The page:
Watching a Revolution From 6,000 Miles Away

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RENO, NV - More than 6,000 miles away, Nataliia Kasianenko is watching the crisis in her home country unfold in the headlines rather than the front lines.

"It's been very upsetting for me," she said. "I almost feel like I should be out there and I should be protesting in the streets. There are elderly people there and kids."

Instead, Kasianenko is working on her graduate degree in political science and international affairs at the University of Nevada, Reno.

"I'm hoping when I am finished with my education, I can go back and help rebuild my country."

With the world watching as tensions increase, Kasianenko says the conflict as she sees it is not about separating ties with Russia, but rather fixing a broken government.

"People are tired of the corruption."

That corruption, she says, was the leadership of former Ukrainian leader Viktor Yanukovych. He was impeached back in February after four years as president.
But it's no longer the protests against Yanukovych that has kept the world on edge, rather Russian president Vladimir Putin's movement of troops into the Crimea.

"He's not doing anything differently than we might do if something was going on in Canada or Mexico that threatens what we see as our security interests," Dr. Robert Ostergard, an associate professor of political science at UNR said. Dr. Ostergard is a Russian Soviet specialist with interests in international security and political risk.

He says Putin's actions need to be taken seriously.

"He might be a little spoiled, but he's a serious player and he's going to make sure Russia's interests are stable."

Reports of a military presence in Crimea began to circulate earlier last week. Putin continues to deny the men in unmarked uniforms answer to Moscow, but he also says Russia has a right to intervene to protect the Russian people living in Crimea. About 58% of the people living in the peninsula located on the northern coast of the Black Sea are ethnic Russians.

While Putin's actions may not be legal in the eyes of the international community, Dr. Ostergard says America needs to tread carefully.

"The U.S. has limited options at this point," he said. "It's very hard to say that we have strategic interests in Ukraine right now aside from the fact that they are next to Russia."

On Thursday, the White House announced it was implementing visa restrictions on pro-Russian opponents it believes are threatening the sovereignty of Ukraine. This news came shortly after the Crimean Parliament voted to separate from Ukraine and join the Russian Federation. A direct vote of the Crimean people on this issue has been scheduled for March 16th.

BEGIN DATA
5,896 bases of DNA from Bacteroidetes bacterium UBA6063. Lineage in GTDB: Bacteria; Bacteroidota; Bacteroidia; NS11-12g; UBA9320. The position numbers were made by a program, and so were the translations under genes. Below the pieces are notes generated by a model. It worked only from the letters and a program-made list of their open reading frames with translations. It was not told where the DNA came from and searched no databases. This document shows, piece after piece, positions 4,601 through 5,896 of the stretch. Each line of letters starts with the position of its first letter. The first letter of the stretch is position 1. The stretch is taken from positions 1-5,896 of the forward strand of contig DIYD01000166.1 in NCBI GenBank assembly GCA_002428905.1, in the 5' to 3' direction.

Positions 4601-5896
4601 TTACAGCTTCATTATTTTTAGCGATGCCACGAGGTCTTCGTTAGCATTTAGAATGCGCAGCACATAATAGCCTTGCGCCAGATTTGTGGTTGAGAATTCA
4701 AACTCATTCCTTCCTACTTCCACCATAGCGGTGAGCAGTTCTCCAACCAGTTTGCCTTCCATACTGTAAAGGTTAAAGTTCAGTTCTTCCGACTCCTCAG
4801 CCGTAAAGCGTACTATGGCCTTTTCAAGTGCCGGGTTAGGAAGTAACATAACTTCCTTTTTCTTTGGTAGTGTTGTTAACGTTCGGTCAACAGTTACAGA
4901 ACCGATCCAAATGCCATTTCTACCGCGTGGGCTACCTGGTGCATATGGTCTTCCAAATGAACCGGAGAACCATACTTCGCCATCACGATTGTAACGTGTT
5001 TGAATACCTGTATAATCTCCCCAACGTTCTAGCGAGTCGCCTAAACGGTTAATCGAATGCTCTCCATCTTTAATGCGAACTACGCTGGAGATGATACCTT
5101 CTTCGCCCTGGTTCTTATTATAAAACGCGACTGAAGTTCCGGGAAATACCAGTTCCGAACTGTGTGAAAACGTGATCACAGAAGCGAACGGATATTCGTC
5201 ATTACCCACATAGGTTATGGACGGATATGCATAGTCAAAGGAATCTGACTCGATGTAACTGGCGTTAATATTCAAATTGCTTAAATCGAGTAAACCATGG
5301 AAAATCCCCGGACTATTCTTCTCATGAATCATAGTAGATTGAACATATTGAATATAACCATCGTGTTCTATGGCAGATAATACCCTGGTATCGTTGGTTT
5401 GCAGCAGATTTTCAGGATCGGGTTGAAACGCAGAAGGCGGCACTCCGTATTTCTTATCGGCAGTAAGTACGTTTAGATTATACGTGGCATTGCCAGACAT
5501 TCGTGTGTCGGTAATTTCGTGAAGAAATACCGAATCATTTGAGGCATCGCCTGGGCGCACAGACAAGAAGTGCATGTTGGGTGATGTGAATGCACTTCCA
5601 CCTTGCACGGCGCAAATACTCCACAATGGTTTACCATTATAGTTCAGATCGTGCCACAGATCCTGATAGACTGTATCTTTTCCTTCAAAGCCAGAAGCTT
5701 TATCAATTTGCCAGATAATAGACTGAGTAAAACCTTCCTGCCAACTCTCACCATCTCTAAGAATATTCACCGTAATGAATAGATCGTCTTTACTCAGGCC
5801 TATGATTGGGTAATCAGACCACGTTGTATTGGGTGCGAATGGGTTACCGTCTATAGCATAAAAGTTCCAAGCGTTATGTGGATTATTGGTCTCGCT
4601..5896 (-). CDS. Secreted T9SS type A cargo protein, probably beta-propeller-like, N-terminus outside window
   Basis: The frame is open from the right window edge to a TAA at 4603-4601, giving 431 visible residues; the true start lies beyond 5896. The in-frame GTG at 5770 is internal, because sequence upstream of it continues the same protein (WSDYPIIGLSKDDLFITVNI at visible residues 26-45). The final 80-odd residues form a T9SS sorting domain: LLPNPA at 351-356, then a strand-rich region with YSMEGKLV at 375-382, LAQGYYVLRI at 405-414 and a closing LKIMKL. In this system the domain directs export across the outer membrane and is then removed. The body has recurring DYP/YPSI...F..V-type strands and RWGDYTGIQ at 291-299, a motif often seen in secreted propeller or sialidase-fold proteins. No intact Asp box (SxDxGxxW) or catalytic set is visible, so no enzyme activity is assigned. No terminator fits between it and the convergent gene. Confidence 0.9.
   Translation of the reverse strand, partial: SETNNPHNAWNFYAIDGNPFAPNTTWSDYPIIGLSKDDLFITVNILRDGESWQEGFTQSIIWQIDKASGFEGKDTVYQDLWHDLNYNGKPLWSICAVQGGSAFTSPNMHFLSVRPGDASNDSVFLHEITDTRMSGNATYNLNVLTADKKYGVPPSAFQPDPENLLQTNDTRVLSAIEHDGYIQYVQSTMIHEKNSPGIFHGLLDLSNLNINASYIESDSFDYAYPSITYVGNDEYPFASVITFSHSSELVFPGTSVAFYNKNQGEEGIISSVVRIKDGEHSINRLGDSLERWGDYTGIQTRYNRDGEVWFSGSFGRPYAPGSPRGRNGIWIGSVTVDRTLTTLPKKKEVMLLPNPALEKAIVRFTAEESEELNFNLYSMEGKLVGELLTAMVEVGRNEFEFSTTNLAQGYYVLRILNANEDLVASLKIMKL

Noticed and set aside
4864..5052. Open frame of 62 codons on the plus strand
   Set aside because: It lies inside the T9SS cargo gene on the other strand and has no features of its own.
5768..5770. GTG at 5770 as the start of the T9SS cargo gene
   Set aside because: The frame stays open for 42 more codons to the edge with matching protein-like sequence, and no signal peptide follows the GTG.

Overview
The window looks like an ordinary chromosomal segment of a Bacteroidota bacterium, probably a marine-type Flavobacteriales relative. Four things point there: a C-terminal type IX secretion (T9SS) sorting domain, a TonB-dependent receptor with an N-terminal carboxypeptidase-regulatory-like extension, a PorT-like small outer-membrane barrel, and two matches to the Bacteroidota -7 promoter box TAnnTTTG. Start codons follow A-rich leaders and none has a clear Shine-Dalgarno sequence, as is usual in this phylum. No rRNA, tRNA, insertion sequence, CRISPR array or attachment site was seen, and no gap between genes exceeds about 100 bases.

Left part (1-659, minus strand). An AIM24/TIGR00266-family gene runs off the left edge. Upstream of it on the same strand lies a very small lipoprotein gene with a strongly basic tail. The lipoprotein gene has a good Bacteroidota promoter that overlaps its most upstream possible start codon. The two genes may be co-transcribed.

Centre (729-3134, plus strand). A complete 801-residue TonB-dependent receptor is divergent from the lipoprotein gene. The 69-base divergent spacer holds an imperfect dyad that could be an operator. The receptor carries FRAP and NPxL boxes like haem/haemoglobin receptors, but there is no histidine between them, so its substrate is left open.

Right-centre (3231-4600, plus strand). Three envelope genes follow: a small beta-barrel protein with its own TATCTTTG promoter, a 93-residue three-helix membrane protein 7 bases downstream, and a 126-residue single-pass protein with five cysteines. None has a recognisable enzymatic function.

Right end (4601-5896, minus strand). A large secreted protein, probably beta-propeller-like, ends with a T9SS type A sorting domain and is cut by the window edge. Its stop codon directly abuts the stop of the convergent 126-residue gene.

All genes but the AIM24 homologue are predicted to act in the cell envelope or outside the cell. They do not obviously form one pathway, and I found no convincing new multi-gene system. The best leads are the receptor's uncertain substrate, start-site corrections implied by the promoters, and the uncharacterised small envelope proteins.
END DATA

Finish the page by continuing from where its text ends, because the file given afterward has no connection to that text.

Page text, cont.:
"[President Obama] has to be careful in how he approaches this," Dr. Ostergard said. "It could provoke a response from Putin that says, 'You don't pay attention to international law, I won't pay attention. And he has a case for that'

He points to America's actions in Iraq and Libya as examples Putin can use to support that claim, and Kremlin controlled news stations are doing just.

European leaders met Thursday to discuss putting sanctions in place, but so far they have been hesitant to commit to anything too serious.

"There are a number of oil lines and pipe lines that go through the Ukraine and up to Europe," Dr. Ostergard said. "Europe can't afford sanctions because all Russia has to do is cut off their supply and they would be sent into a literal deep freeze when winter is still going on."

When asked what sanctions could do to harm Russia, Dr. Ostergard smiles slightly and says, "Nothing. Sanctions only work when the country's economy is relatively weak in terms of its economy and there's a large political will among the nations." He says it would take decades for meaningful sanctions to harm Russia, because their economy is too diverse.

"Their oil and gas will get them through any sanctions."

As for Kasianenko, she says she talks with her family back in Eastern Ukraine everyday about the crisis. She and her family agree the changes being made in the Ukraine are good, but they are still hesitant to fully trust the new government. She recognizes that civil war is a major threat, but still holds on to hope that the conflict can be solved diplomatically.

"I feel that what people don't understand is that ties with Russia are important to the Ukraine," she said. "We do not want to depend on Russia but we do feel it is necessary to continue trade. Being closer to Europe means more democratic freedom."

She says her hope is America continues to stand behind her country as they work towards solving the crisis.

"If I was an American citizen, I would be like why do we need to intervene. But from the perspective of a Ukrainian, I do see that it would be nice to have that support from the outside."

Officials in Ukraine have begun preparations for presidential elections as early May 25.


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